Photo Credit: US Photonics Inc. / US Nuclear Regulatory Commission
Gas Centrifuges used to enrich uranium, 1984 (illustrative)

The Islamic Republic of Iran announced Saturday on its 15th annual “National Nuclear Technology Day” that it has begun to operate cascades of 164 advanced centrifuges to enrich uranium.

In a state televised ceremony held at the Natanz uranium enrichment facility, cascades of IR-6 centrifuges and 30 IR-5 devices were officially inaugurated by President Hassan Rouhani, who unveiled Iran’s “133 new nuclear achievements.”


According to Iran’s semi-official Tasnim News Agency, “The major projects and products include the second phase of industrial plants producing deuterated compounds in Khandab in Arak, an emergency care for burns using radiation therapy in Arak, six nuclear enrichment projects in Natanz, disk lasers, Iran Quantum Technologies Center in Tehran, a number of centrifuge machines used by the Blood Transfusion Organization of Iran, and 110 isotope-based biomolecules used in neonatal screening kits.

“The other outstanding achievements included a device for online metering of uranium hexafluoride purity, four new radiopharmaceuticals, the prototypes of IR9S and IR9-1B centrifuge machines for enriching uranium, and a 3D metal printer using laser.

“Moreover, the Atomic Energy Organization of Iran began injecting gas into a complete chain of 164 IR6 centrifuge machines, inaugurated a station purifying the Uranium Hexafluoride input in Natanz enrichment facility, and operated an assembly line manufacturing new machinery at Ahmadi Roshan nuclear facility,” the news agency reported.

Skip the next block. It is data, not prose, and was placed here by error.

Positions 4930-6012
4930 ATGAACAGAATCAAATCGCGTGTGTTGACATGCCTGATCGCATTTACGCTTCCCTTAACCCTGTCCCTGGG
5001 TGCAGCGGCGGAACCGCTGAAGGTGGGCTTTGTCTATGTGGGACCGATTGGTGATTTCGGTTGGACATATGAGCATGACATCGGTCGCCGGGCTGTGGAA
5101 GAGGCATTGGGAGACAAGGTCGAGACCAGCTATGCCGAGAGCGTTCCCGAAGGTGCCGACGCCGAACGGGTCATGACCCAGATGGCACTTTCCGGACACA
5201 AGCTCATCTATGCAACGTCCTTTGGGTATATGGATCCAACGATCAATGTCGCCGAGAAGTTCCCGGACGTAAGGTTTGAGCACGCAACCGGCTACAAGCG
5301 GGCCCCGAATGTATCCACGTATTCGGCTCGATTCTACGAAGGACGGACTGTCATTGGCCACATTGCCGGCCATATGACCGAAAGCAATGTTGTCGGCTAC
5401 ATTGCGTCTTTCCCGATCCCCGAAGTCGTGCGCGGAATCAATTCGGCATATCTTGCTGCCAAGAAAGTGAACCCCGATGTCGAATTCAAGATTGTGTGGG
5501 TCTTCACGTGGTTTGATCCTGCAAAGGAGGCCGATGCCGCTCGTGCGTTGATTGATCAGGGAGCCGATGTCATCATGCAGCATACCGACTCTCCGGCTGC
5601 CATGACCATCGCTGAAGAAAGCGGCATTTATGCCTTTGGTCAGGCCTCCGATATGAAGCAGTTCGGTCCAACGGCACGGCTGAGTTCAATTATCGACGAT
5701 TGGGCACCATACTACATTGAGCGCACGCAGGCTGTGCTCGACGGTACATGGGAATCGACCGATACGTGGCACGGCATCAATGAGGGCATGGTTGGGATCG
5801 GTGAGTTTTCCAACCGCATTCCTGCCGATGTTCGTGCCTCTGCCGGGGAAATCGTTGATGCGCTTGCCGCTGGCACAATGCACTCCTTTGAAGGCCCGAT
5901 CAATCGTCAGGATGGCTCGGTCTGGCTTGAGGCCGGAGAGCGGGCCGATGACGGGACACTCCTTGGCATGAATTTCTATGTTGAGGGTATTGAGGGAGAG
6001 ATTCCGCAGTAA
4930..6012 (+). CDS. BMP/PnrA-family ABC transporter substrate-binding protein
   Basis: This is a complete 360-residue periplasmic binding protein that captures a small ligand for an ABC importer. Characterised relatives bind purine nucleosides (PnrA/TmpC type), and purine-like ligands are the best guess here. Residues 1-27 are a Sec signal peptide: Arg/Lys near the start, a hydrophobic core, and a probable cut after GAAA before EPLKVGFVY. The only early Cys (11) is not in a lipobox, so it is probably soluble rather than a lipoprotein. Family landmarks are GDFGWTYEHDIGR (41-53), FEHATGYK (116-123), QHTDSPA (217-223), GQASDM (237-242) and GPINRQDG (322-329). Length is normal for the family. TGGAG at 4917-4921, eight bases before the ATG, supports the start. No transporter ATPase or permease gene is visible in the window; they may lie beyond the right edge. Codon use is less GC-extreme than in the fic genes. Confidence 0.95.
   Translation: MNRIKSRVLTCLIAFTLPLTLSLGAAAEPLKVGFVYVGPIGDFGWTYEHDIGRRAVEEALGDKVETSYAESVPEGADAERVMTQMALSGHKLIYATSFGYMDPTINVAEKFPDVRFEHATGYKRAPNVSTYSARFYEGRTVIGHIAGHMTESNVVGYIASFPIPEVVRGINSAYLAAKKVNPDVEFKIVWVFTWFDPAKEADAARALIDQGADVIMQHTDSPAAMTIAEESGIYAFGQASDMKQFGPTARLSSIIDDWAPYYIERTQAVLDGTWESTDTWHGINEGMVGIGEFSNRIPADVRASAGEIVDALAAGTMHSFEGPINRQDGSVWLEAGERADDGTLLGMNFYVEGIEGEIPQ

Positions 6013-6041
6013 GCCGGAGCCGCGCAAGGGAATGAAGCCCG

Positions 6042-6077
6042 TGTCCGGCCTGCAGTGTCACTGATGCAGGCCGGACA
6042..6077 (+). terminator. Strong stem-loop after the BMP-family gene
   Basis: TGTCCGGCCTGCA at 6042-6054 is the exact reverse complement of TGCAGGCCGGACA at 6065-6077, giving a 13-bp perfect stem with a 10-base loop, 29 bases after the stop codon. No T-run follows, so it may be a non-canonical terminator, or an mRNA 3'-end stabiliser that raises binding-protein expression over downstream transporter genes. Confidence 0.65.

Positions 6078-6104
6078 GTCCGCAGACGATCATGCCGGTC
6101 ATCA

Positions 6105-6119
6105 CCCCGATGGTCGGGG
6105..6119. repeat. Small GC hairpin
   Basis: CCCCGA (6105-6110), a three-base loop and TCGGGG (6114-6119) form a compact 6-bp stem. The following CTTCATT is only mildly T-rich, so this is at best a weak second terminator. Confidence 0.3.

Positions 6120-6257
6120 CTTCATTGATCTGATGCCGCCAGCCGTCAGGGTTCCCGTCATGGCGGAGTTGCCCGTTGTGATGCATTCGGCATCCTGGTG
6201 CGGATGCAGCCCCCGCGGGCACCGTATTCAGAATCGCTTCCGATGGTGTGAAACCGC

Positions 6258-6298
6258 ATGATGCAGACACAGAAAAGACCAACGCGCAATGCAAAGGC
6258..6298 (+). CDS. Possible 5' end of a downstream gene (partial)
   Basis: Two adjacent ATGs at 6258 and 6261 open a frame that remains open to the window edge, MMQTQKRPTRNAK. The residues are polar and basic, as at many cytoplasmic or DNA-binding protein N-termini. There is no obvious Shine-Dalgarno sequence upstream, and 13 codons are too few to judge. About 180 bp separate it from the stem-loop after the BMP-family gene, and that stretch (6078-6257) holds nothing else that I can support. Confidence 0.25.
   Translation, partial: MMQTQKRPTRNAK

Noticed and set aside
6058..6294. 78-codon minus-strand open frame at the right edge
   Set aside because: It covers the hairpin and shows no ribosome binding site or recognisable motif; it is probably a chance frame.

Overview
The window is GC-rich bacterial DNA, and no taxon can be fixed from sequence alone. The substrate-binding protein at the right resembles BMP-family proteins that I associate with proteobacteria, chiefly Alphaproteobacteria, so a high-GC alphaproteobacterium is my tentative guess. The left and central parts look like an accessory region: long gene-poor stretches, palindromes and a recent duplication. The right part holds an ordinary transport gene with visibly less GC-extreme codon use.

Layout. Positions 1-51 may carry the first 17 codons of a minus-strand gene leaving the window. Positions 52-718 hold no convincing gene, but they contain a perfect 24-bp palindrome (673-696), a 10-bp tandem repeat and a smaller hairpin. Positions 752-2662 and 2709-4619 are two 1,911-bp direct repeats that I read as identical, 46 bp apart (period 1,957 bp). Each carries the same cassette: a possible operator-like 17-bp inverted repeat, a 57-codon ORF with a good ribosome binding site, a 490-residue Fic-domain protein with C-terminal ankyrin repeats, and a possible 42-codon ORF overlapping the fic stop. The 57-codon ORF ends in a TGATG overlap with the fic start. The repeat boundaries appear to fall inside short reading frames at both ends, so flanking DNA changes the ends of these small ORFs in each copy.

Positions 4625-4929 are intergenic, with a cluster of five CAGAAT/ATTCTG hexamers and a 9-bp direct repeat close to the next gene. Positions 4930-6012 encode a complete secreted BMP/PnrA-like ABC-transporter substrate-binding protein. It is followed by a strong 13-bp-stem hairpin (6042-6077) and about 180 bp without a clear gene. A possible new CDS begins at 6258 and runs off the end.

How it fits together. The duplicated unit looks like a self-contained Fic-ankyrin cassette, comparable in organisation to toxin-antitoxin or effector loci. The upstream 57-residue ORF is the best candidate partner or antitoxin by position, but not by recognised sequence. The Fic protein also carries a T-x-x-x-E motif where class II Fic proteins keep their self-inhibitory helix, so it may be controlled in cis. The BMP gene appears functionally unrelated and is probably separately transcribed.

The move, a fresh violation of the 2015 JCPOA nuclear agreement between Iran and six world powers, comes less than a week after the start of indirect talks with the United States – which pulled out of the agreement in 2018 on renewing the nuclear deal.

In a report published last Friday, the United Nations’ International Atomic Energy Agency (IAEA) said, without being specific, that limits on Iran’s stockpile of enriched uranium were violated at Iran’s Esfahan nuclear facility, according to Reuters, which reported the agency carefully avoided specific language accusing Iran of violating the terms of the deal.

“On 7 April 2021, the Agency verified at the Fuel Plate Fabrication Plant at Esfahan that Iran had dissolved six unirradiated scrap fuel plates for the TRR [Tehran Research Reactor] containing 0.43 kg of uranium enriched up to 20 percent U-235,” the IAEA report said.

In comments released Friday through his Instagram account, Iran’s Atomic Energy Organization spokesperson Behrouz Kamalvandi said, “The number of our centrifuges and the amount of enriched (nuclear) material are increasing rapidly.” Iran has presented the list of its demands, including “1,600 sanctions that must be terminated,” he said, adding that Western parties would be the “big loser” if sanctions are not lifted.


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Hana Levi Julian is a Middle East news analyst with a degree in Mass Communication and Journalism from Southern Connecticut State University. A past columnist with The Jewish Press and senior editor at Arutz 7, Ms. Julian has written for, and other media outlets, in addition to her years working in broadcast journalism.